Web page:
As a female playwright on the British stage at the peak of second wave feminism, Caryl Churchill presents many of the core issues and ideals at the centre of the movement. This thesis explores the ways in which the development and demise of second wave feminism are explored in Churchill’s theatre from the early 1970s to the early 1990s. As a feminist and a socialist Churchill captures the range of issues faced by women in the UK and US at this time.
Beginning with an introduction to early feminism the analysis continues to the rise of the second wave explored through some of the seminal works published at the time. The socialist element is introduced in the UK women’s movement with an outline of the socio-political climate in Britain and the divisions within the movement itself. This is followed by a brief look at the possibilities for the future of feminism in light of divisions and splits in the movement with reference to a post-humanist argument.
An exploration of Caryl Churchill in the theatre including a brief history of feminist theatre leads into a close reading of three of Churchill’s plays that display strong feminist and socialist motifs. Owners, Top Girls and The Skriker, written across three decades punctuate various stages of the feminist movement and present three protagonists that embody the varying and mounting issues faced by women in modern society.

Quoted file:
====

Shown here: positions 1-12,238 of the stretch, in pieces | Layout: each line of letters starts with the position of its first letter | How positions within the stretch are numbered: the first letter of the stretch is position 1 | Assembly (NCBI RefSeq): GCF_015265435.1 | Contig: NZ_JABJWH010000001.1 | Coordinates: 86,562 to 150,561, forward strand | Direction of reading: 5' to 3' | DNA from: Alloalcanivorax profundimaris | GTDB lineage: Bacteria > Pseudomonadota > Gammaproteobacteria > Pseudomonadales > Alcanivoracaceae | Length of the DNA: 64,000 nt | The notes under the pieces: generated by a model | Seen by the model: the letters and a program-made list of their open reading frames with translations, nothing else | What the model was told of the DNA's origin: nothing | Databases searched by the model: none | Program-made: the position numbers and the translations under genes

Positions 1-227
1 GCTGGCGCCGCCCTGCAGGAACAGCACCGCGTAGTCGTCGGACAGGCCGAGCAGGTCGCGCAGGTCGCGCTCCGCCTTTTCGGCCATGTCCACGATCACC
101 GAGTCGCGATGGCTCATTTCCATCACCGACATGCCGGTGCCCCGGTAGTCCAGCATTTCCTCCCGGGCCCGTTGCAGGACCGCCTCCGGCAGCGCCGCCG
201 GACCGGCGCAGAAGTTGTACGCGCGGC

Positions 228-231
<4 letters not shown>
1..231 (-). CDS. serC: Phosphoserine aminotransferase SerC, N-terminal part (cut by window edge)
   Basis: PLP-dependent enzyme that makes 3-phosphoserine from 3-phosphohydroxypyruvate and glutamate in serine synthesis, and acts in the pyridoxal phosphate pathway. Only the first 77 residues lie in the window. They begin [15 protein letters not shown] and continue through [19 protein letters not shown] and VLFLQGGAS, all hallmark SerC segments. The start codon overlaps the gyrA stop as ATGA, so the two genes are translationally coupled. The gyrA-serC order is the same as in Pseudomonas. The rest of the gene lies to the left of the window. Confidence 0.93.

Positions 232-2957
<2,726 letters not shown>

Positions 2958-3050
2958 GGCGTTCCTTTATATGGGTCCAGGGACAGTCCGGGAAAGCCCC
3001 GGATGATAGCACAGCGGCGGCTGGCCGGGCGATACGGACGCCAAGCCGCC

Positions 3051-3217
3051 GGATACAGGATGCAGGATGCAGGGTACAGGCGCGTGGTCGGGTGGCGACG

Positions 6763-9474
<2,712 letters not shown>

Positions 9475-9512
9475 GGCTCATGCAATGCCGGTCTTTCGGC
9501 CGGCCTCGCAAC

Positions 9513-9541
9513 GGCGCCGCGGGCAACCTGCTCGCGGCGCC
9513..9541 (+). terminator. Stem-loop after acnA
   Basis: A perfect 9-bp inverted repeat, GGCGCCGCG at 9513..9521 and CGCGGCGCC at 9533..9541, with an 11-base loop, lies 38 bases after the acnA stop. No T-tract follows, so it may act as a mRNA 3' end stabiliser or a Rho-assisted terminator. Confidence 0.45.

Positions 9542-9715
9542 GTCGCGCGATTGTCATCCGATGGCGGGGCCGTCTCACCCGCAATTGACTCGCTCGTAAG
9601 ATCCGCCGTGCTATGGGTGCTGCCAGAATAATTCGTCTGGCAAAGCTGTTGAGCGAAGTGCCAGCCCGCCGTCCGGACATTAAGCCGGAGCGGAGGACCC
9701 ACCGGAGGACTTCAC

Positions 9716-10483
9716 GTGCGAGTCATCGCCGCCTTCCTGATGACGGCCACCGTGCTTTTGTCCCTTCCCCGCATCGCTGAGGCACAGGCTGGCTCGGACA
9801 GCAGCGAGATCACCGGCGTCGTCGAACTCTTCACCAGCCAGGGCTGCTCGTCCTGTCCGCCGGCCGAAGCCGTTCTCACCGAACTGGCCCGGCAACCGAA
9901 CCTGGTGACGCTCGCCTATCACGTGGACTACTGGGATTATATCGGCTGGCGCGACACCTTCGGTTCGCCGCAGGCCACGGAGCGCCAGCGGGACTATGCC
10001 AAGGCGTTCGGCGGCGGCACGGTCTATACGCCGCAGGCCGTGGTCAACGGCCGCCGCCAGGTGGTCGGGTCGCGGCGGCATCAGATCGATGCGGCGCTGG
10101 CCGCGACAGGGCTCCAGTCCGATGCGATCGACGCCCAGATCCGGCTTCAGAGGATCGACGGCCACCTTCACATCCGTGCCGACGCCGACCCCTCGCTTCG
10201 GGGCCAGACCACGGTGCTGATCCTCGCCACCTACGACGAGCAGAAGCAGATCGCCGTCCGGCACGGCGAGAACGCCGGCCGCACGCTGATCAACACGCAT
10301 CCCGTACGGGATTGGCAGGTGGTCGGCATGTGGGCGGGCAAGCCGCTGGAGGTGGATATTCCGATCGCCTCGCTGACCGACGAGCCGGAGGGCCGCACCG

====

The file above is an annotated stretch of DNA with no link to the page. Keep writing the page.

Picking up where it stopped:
The aim of this thesis is to illustrate the innovative ways in which Churchill captures the waves of feminism and how they affect society over time. It is also to emphasise the importance of feminism, to explore its faults and search for possibilities in its future.